Methods:

    We assayed XCI in 1575 females from the TwinsUK population cohort using DNA extracted from whole blood. We employed prospective, cross-sectional, and intra-twin study designs to characterise the relationship of XCI-skew with molecular and cellular measures of ageing, cardiovascular disease risk, and cancer diagnosis.

    Results:

    We demonstrate that XCI-skew is independent of traditional markers of biological ageing and is associated with a haematopoietic bias towards the myeloid lineage. Using an atherosclerotic cardiovascular disease risk score, which captures traditional risk factors, XCI-skew is associated with an increased cardiovascular disease risk both cross-sectionally and within XCI-skew discordant twin pairs. In a prospective 10 year follow-up study, XCI-skew is predictive of future cancer incidence.

    Conclusions:

    Our study demonstrates that age acquired XCI-skew captures changes to the haematopoietic stem cell population and has clinical potential as a unique biomarker of chronic disease risk.

    Funding:

    KSS acknowledges funding from the Medical Research Council [MR/M004422/1 and MR/R023131/1]. JTB acknowledges funding from the ESRC [ES/N000404/1]. MM acknowledges funding from the National Institute for Health Research (NIHR)-funded BioResource, Clinical Research Facility and Biomedical Research Centre based at Guy’s and St Thomas’ NHS Foundation Trust in partnership with King’s College London. TwinsUK is funded by the Wellcome Trust, Medical Research Council, European Union, Chronic Disease Research Foundation (CDRF), Zoe Global Ltd and the National Institute for Health Research (NIHR)-funded BioResource, Clinical Research Facility and Biomedical Research Centre based at Guy’s and St Thomas’ NHS Foundation Trust in partnership with King’s College London.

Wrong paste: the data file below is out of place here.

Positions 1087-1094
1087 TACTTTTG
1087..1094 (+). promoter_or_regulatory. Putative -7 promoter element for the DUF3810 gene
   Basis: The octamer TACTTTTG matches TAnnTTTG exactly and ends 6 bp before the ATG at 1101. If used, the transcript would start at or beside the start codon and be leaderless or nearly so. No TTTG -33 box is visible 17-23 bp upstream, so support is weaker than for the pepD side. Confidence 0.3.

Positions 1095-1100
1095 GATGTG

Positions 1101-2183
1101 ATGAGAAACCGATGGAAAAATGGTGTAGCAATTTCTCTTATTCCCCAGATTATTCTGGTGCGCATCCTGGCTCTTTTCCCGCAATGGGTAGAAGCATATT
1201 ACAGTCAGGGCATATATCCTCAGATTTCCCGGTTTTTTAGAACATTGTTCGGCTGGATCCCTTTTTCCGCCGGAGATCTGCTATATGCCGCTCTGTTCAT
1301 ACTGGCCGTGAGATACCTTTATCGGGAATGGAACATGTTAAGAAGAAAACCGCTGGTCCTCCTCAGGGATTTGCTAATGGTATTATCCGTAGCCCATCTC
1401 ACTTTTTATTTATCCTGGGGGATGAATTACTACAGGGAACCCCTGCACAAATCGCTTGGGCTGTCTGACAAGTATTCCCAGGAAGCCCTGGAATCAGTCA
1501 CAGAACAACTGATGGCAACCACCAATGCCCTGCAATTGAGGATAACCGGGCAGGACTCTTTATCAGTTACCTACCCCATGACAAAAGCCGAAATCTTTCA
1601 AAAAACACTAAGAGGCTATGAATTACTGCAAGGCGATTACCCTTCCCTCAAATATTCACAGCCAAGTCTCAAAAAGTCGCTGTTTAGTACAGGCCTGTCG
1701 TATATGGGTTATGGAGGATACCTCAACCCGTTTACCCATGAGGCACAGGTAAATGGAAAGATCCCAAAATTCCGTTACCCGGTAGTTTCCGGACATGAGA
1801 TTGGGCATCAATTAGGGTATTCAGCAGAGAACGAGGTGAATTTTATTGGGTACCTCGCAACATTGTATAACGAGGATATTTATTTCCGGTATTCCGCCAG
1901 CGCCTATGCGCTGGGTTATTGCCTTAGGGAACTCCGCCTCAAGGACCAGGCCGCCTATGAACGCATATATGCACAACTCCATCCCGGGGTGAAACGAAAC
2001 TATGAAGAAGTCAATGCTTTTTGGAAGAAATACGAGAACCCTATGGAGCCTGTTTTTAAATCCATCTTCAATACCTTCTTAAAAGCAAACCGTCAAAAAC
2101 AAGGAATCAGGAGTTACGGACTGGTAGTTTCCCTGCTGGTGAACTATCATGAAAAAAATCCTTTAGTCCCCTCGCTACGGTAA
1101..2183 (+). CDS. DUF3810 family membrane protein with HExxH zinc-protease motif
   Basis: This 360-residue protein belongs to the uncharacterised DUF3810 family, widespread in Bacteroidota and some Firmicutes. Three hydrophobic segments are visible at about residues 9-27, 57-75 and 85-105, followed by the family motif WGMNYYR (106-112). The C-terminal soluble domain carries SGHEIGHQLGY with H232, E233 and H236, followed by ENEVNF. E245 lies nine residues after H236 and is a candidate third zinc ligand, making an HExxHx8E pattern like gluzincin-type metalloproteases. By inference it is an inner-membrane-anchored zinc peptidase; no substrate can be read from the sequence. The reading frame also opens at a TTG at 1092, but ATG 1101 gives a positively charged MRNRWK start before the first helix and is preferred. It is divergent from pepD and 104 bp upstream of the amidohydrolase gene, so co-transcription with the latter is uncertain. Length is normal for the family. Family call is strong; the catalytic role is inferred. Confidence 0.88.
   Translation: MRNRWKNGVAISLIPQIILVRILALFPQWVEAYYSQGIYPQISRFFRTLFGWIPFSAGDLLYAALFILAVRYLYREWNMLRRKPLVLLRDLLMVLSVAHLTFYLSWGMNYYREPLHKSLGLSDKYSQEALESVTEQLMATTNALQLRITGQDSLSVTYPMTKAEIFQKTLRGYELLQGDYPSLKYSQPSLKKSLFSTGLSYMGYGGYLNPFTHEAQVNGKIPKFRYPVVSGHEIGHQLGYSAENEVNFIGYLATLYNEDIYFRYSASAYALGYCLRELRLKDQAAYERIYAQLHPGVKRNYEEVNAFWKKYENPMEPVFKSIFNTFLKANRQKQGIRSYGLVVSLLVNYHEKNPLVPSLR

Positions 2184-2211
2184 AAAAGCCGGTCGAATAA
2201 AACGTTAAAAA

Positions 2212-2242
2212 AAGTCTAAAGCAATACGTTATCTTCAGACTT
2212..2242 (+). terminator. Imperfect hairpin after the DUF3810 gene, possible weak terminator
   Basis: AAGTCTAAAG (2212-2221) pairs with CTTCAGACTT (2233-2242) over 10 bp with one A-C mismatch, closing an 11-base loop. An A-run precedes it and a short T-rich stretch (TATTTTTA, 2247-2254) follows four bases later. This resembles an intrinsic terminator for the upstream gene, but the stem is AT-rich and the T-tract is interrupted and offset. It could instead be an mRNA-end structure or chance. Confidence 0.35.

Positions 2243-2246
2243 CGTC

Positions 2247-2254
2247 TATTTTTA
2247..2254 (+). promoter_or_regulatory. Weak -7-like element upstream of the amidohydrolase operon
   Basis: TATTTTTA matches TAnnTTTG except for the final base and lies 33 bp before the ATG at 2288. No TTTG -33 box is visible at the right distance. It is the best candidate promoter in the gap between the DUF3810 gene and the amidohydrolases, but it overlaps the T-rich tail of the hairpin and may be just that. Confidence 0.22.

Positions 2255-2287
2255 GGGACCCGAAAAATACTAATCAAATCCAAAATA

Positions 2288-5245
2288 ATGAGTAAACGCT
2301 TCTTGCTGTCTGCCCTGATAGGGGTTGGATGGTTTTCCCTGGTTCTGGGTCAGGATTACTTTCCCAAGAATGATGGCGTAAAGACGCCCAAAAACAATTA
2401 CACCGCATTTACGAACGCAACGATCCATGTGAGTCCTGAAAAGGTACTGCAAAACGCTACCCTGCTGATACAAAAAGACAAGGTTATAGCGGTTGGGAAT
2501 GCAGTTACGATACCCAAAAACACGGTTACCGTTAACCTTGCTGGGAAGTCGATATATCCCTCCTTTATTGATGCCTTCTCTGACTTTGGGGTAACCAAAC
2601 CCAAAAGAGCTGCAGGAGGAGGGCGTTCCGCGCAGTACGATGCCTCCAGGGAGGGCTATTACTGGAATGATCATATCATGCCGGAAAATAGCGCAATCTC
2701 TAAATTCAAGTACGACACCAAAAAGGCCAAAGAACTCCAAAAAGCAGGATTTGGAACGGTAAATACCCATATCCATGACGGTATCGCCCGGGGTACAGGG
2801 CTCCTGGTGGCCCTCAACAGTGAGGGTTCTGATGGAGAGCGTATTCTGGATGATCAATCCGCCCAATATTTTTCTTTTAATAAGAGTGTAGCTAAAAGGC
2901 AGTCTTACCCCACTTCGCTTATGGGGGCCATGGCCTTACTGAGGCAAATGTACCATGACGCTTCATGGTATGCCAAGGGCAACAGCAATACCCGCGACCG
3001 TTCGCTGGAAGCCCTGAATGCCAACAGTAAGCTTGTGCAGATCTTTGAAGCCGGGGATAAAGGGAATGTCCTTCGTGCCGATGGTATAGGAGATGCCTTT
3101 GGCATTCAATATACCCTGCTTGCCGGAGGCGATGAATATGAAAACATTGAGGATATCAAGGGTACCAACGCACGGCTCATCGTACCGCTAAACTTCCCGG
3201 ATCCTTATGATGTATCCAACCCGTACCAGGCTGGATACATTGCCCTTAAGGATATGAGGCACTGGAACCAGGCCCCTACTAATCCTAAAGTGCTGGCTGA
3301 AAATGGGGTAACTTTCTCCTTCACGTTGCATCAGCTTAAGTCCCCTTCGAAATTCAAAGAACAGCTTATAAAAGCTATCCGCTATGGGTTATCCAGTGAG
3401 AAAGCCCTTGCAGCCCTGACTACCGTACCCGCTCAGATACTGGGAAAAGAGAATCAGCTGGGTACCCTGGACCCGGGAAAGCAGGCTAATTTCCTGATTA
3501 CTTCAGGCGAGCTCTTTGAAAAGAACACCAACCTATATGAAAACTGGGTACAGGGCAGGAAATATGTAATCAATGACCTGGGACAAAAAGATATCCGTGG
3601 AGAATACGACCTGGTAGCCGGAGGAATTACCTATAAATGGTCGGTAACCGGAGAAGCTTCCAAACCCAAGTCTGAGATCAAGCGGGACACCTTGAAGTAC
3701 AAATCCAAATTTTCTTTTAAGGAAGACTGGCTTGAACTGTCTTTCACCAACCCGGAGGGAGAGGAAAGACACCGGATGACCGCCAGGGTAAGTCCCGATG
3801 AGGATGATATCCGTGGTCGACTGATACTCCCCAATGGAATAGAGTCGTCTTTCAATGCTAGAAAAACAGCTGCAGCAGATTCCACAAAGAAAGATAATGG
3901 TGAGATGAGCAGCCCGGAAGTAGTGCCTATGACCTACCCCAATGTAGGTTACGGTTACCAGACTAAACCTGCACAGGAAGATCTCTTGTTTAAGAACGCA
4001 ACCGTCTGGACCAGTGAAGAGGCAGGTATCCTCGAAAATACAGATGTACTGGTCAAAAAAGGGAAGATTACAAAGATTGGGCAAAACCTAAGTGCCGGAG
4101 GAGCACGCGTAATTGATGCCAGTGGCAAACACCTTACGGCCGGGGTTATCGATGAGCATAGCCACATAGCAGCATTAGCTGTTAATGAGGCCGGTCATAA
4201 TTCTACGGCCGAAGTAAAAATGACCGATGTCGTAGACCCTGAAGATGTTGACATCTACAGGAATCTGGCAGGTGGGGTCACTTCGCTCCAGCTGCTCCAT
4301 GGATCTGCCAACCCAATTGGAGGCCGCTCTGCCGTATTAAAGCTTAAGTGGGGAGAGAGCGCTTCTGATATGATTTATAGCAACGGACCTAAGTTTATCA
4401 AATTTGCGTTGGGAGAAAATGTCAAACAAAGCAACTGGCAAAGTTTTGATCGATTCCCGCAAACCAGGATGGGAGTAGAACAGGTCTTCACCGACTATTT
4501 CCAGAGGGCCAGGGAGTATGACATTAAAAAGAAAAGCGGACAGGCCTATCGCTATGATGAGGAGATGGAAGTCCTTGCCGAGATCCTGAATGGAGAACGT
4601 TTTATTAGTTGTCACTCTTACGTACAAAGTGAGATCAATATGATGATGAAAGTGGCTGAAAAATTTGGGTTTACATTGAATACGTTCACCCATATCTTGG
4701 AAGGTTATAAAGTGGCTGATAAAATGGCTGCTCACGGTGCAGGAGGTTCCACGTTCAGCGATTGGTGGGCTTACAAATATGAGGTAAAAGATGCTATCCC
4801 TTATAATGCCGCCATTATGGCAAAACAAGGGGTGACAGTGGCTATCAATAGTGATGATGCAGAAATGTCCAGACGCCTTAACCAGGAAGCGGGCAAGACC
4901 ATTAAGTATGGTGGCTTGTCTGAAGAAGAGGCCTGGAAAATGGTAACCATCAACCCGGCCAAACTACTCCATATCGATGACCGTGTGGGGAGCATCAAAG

1. Epidemiology and Global Health
    2. Immunology and Inflammation
    James A Hay, Stephen M Kissler ... Yonatan H Grad
    Research Article

    Background: The combined impact of immunity and SARS-CoV-2 variants on viral kinetics during infections has been unclear.

    Methods: We characterized 1,280 infections from the National Basketball Association occupational health cohort identified between June 2020 and January 2022 using serial RT-qPCR testing. Logistic regression and semi-mechanistic viral RNA kinetics models were used to quantify the effect of age, variant, symptom status, infection history, vaccination status and antibody titer to the founder SARS-CoV-2 strain on the duration of potential infectiousness and overall viral kinetics. The frequency of viral rebounds was quantified under multiple cycle threshold (Ct) value-based definitions.

    Results: Among individuals detected partway through their infection, 51.0% (95% credible interval [CrI]: 48.3-53.6%) remained potentially infectious (Ct<30) five days post detection, with small differences across variants and vaccination status. Only seven viral rebounds (0.7%; N=999) were observed, with rebound defined as 3+ days with Ct<30 following an initial clearance of 3+ days with Ct≥30. High antibody titers against the founder SARS-CoV-2 strain predicted lower peak viral loads and shorter durations of infection. Among Omicron BA.1 infections, boosted individuals had lower pre-booster antibody titers and longer clearance times than non-boosted individuals.

    Conclusions: SARS-CoV-2 viral kinetics are partly determined by immunity and variant but dominated by individual-level variation. Since booster vaccination protects against infection, longer clearance times for BA.1-infected, boosted individuals may reflect a less effective immune response, more common in older individuals, that increases infection risk and reduces viral RNA clearance rate. The shifting landscape of viral kinetics underscores the need for continued monitoring to optimize isolation policies and to contextualize the health impacts of therapeutics and vaccines.

    Funding: Supported in part by CDC contract #200-2016-91779, a sponsored research agreement to Yale University from the National Basketball Association contract #21-003529, and the National Basketball Players Association.